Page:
Council then heard from Chief Probation Officer Jessica Hajicok on an update on the probation service. She first spoke about the pre-trial monitoring program, saying the program started on May 16 and will be a system to monitor those awaiting trial with GPS tracking devices. This way they can keep an eye on them without putting them in one of the jails, which can help reduce the prison population, especially for those who commit less serious crimes in the area. She explained that the hope was to help reduce the number of those who do not show up for court, because the county will know where they are and perhaps prevent repeat offenders from committing new crimes. She then opened up a discussion about the bridging program, suggesting ways to try to improve it and revamp it as they have a vacancy, and there has been a steady decline in referrals and size the number of cases officers are maintaining over the past five years. “We met with social service agencies in Polk, Norman and Red Lake County to discuss the potential future of the bridging program,” executive director Larson explained. “Are there gaps in services that could potentially lead to increased referrals, or are services no longer needed in the volume they were five or six years ago? Then we could just consider leaving it as one transition worker program,” he added. Chief Probation Officer Hajicok said the program recently had a transition officer quit, but he would leave the position open until he decides whether to continue the program with two officers or it will alter the program in some way.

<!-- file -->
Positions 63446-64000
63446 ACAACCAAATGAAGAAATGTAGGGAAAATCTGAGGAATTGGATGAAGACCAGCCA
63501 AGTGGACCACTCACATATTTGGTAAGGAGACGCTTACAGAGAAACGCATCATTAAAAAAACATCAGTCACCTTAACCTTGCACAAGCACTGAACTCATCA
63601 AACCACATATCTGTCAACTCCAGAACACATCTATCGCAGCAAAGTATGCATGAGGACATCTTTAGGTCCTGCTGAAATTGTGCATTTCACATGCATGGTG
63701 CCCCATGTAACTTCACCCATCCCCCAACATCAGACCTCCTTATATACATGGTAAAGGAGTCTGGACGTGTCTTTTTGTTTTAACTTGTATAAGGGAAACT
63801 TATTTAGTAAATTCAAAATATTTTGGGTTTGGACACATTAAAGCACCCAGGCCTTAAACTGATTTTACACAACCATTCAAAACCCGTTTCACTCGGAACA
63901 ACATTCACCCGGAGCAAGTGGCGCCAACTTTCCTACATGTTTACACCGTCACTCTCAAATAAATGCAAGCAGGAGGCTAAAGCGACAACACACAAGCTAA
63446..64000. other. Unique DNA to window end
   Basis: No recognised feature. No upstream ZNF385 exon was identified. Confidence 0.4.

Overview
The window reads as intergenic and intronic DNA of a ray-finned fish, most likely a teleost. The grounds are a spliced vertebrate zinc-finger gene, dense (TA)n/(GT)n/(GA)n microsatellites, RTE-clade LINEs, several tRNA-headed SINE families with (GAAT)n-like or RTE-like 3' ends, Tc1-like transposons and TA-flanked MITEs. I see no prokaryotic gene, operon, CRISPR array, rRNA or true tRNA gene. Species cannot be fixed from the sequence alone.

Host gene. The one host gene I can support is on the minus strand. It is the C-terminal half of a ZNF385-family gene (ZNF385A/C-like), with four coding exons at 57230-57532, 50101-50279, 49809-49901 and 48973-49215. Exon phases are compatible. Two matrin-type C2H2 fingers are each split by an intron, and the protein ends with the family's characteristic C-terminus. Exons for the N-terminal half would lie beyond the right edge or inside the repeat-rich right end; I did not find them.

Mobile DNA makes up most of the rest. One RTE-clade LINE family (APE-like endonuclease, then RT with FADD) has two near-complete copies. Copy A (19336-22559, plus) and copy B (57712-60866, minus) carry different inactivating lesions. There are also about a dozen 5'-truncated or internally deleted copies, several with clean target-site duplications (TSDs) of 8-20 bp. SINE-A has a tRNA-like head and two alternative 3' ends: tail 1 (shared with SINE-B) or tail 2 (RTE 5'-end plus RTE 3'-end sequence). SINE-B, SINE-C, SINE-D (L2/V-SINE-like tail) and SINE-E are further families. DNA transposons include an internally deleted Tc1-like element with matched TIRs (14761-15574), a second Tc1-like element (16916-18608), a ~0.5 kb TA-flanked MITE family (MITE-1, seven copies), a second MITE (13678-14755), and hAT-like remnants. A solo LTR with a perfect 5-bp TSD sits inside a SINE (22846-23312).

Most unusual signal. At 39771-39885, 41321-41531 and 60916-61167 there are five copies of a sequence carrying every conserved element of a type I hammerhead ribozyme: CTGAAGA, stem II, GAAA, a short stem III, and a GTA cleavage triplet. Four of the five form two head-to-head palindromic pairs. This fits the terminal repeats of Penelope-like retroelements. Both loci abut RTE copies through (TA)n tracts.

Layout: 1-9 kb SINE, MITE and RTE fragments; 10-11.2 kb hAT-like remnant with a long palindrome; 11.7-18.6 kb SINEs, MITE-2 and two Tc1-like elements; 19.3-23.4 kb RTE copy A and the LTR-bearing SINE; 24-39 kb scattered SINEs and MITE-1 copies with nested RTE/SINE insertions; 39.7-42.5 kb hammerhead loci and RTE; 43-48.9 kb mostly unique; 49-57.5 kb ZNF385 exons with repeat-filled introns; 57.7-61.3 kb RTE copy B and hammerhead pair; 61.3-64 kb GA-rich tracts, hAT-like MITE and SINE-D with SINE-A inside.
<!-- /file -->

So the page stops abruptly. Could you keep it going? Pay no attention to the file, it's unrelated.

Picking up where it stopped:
The Council then began discussing a few contracts they had planned to start the following month. The first was with Law Enforcement Labor Services, Inc. for a memorandum of understanding on a new TCCC salary scale schedule that will take effect July 1, 2022. The other was with the U.S. Department of Justice, on funding American Rescue Plan Act of 2021, to award the Center an additional $38,000 with an effective date of June 10 to extend safety and health officer positions at the facility for an additional three months. “We will be extending our Safety and Sanitation Officer positions, which are also grant-funded positions that were due to end by June 30. We are actually able to extend them now for another three months. “explained executive director Larson. “These positions have been extremely helpful to the prison as we have managed our COVID response, as they are primarily responsible for doing a lot of the testing of new arrivals to help us very quickly identify those who are potentially symptomatic or positive for COVID, so we can isolate them and initiate any treatments that might be needed,” he added. Larson explained that they would begin using those funds in early July once their current funds due at the end of the month were used. He also noted that unless they get permission, they can’t use the funds to help pay for overtime coverage. The Board approved the contracts unanimously.
Council then heard again from prison administrator Joey Pederson on an update on the Red River Valley Juvenile Center (RRVJC) construction project, who explained that the schedule was on schedule and that the leaks in the roof had been completely repaired. Gypsum and installation are ahead of schedule, and contractors say they are about 75% complete.
The board ended the meeting by approving the May bills and county bills. The Board approved all invoices unanimously.
The board will meet again on Monday, July 11 at the Tri-County Corrections Center.